Heading north for the kills
SPIKING THE PUNCH. Western volleyballer Marnie Simpson has become an integral part of the Mustangs' 10-1 record this season
By Kathy Ens
Volleyballer Marnie Simpson made two crucial decisions at the beginning of her university life. The first was to take a trip to Bowling Green State University in Ohio and the second moving to London.
Simpson accepted a full scholarship from Bowling Green for the 1995 volleyball season with a goal to prove she was good enough for the scholarship. She not only proved she was worth the full scholarship, she became the only rookie to make the starting roster on a squad full of graduating players. The team finished third place in the conference.
But the atmosphere at Bowling Green did not appeal to Simpson and she transferred to Western in January of 1996 for her first year of kinesiology.
Simpson liked being close to her hometown of Waterloo and Western's volleyball reputation.
She began training with the Mustangs immediately upon her arrival for the 1997 season but due to the transfer, she had to sit out a year before her eligibility took effect Nov. 18.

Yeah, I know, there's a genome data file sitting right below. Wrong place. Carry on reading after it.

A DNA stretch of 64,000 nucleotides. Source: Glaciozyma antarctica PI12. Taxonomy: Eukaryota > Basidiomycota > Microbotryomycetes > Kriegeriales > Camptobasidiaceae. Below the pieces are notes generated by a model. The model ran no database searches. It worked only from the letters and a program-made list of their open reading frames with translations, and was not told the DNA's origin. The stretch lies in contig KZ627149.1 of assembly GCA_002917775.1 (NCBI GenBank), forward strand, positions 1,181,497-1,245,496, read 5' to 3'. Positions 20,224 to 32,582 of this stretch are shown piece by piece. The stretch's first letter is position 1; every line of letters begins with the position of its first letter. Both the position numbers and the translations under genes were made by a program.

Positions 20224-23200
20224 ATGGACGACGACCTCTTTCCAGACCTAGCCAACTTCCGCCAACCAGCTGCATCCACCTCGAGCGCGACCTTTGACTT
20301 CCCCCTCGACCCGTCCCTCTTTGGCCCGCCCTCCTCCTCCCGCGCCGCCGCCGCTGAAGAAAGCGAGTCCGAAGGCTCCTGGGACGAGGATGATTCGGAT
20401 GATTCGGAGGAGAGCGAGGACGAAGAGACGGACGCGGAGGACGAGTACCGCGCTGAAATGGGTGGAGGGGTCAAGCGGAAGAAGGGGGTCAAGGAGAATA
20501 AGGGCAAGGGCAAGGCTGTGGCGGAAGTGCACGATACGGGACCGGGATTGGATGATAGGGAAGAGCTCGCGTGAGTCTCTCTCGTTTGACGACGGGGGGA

Simpson feels she has more freedom with Western's program there was extra pressure playing in America because she was more or less being paid to play and had to prove she was worth the full scholarship.
The discipline from the coaches at Bowling Green was much more strict than at Western.
"Volleyball was our life down there," Simpson said. "At Western, things are more lenient. As players, we are able to develop our own style. In the states, things had to be done their way, technically."
Western's power hitter enjoys playing with the rest of the women and looks forward to finishing this season. Western has high expectations even though the team suffered its first loss of the season to Windsor on Friday.
"This could be the year Western could take the title," Simpson said.
Teammate Sylvia Colucci complimented Simpson on her play. "She is an amazing girl as well as a powerful and determined player," Colucci said. "Marnie has an amazing sense of the whole court, she knows where to place the ball."
Sylvia is a former high-school rival who played for Windsor while Simpson played for Waterloo Collegiate.
"Playing against Marnie was great but playing on a team with her is even better," Colucci said.
"Marnie Simpson is probably one of, if not the best, at reading the opposition in the country," Mustang coach Dean Lowrie said. With a 44 per cent kill efficiency, Simpson often leads her team in kills. And with the Mustangs poised and ready in first place with a 10-1 record, Simpson and Western have a chance to be the biggest killers in the CIAU this spring.